"A decline in morale among FEMA employees has been captured in snapshots over the past few years.

In a 2003 survey of federal employees, FEMA ranked last among large agencies in worker satisfaction. Today, the Partnership for Public Service and the Institute for the Study of Public Policy Implementation will release their list of "Best Places to Work" in the government, and the Department of Homeland Security, which absorbed FEMA, is next to last in the rankings -- No. 29 out of 30 large agencies.

Homeland Security employees gave low marks to their leaders in such areas as policies and practices, resources to get the job done and fair treatment, data used for the ranking show. (...)

Although FEMA's standing and morale improved during the Clinton administration, employees began to feel out of the loop during the Bush administration, the career official said. Decisions were made behind closed doors, and any sense of teamwork between political appointees and experienced employees disappeared, the official said.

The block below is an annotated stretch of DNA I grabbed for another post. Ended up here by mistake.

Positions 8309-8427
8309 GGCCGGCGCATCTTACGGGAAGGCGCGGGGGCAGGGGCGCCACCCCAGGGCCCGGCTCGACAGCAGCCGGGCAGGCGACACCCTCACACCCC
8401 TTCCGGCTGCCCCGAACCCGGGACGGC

Kathleen Tierney, director of the Natural Hazards Center in Boulder, Colo., said FEMA lost experienced employees after the Sept. 11, 2001, terrorist attacks for various reasons.

Some employees felt they were viewed as Clinton administration carryovers and not welcome in the Bush administration; some employees felt they could no longer do their jobs; and some employees were ready to leave and found opportunities in the private sector because of a demand for homeland security expertise, she said.

When FEMA was merged into Homeland Security, many FEMA employees felt they no longer counted because they saw law enforcement as the "cutting edge," Tierney said. FEMA employees believed they were losing funds and responsibilities, she added."

And slarrow -- hope your nose survives the meeting ;)

It's one thing to claim that there's been a talent drain from FEMA because of its politicization and that has caused degradation in the organization's performance; it's quite another thing to point to a particular incident and say it was caused by the talent drain.